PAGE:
DOWLAND The Art of Melancholy

Author: 
Lindsay Kemp
CDA68007. DOWLAND The Art of Melancholy

DOWLAND The Art of Melancholy

  • (The) First Book of Songs or Ayres, All ye whom loue or fortune hath betraide
  • (The) Third and Last Book of Songs or Aires, Behold a wonder heere
  • (The) First Book of Songs or Ayres, Burst forth my teares
  • (The) First Book of Songs or Ayres, Can she excuse my wrongs with vertues cloake (= The Earl of Essex Galliard)
  • (The) First Book of Songs or Ayres, Come againe: sweet loue doth now enuite
  • (The) First Book of Songs or Ayres, Come away, come sweet loue
  • (The) First Book of Songs or Ayres, Come heauy sleepe
  • (The) Second Booke of Songs or Ayres, Flow my teares fall from your springs
  • Fortune my foe
  • (The) First Book of Songs or Ayres, Go Cristall teares
  • In darknesse let mee dwell
  • (The) Second Booke of Songs or Ayres, I saw my Lady weepe
  • Lachrimae, or Seaven Teares
  • Mrs Winter's Jump
  • (The) First Book of Songs or Ayres, Now, O now I needs must part (= The Frog Galliard)
  • (The) Third and Last Book of Songs or Aires, Say loue if euer thou didst finde
  • Semper Dowland Semper Dolens
  • Shall I strive with wordes to move?
  • (The) Second Booke of Songs or Ayres, Sorrow sorrow stay, lend true repentant teares
  • (The) Third and Last Book of Songs or Aires, Time stands still

Of all the things that could have emerged from last year’s Dowland anniversary, perhaps for many the most devoutly to be wished would have been a song recital disc from the English countertenor of the moment. Well, here it is, with 16 songs gathered under the title ‘The Art of Melancholy’ – although, this being Dowland, that encompasses most of the old favourites, and as Roger Savage’s excellent booklet-note makes clear, such is the subtle variety of music and words in Dowland’s melancholy world that ‘semper dolens’ does not have to mean ‘semper in idem’.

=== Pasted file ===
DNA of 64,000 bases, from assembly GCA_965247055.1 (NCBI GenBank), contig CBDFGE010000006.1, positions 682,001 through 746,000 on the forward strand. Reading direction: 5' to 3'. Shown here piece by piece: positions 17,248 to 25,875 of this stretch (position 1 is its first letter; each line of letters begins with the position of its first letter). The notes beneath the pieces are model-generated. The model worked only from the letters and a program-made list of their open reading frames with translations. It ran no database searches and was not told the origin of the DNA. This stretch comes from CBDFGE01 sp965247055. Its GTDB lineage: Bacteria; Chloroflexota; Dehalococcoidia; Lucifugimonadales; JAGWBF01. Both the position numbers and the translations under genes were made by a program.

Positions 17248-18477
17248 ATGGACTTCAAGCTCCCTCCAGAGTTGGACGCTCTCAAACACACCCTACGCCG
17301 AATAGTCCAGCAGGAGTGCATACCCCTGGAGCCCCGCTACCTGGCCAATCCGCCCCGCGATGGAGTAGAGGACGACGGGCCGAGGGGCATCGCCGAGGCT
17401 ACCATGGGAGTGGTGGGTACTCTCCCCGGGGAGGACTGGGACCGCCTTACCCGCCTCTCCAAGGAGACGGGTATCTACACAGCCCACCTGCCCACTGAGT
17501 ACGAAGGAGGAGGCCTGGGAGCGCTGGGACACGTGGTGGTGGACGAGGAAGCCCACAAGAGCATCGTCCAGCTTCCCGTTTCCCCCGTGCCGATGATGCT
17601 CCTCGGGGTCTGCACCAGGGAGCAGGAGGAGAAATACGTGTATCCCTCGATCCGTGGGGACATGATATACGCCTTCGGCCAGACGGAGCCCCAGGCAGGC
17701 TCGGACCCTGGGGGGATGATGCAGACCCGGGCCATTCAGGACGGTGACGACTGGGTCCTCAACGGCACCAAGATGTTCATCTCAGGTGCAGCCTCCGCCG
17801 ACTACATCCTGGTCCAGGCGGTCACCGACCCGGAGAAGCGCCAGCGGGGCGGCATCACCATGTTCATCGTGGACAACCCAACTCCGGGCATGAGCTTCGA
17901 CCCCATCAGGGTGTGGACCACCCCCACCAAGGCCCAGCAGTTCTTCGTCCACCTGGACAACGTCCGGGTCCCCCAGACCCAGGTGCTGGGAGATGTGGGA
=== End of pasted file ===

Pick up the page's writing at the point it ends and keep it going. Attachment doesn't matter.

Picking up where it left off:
The main strength of Iestyn Davies’s singing lies in its straightforward lyrical beauty, certainly a sound fit for Dowland’s classic melodic grace. When his songs are performed as purely musically as this, the battle is already half-won, and indeed Davies seems to see no need for over-deliberate interpretation. His diction is clear (impressively quick in ‘Can she excuse?’) but his phrases are touched by naturalness and a rejection of the kind of interpretational point-making that, for instance, has led many others to introduce a tiny hiatus after the third note of ‘Time stands still’. Instead, Davies can reach the heart of the matter through leisurely lingering in ‘Flow my tears’, an aching swell on the penultimate note of the ever-superb ‘In darkness let me dwell’, a brief burst of ornamentation or a momentary flowering of vibrato when a phrase, note or vowel demands it. Melancholy, it seems, does not have to have downright angst waiting round the corner.

Davies’s accompanist is Thomas Dunford, a lutenist still in his twenties but already making people notice him with his strongly projected resonant tone, wide range of touch and dynamic, and effortlessly attentive musicianship. His five solos are a strong plus; ‘Lachrimae’ and ‘Fortune my foe’ are both seriously slow and free. This is Dowland to treasure.

Gramophone Subscriptions

From£64/year

Gramophone Print

Gramophone Print

no Digital Edition
no Digital Archive
no Reviews Database
no Events & Offers
From£64/year
Subscribe
From£64/year

Gramophone Reviews

Gramophone Reviews

no Print Edition
no Digital Edition
no Digital Archive
no Events & Offers
From£64/year
Subscribe
From£64/year

Gramophone Digital Edition

Gramophone Digital Edition

no Print Edition
no Reviews Database
no Events & Offers
From£64/year
Subscribe

If you are a library, university or other organisation that would be interested in an institutional subscription to Gramophone please click here for further information.

© MA Business and Leisure Ltd. 2017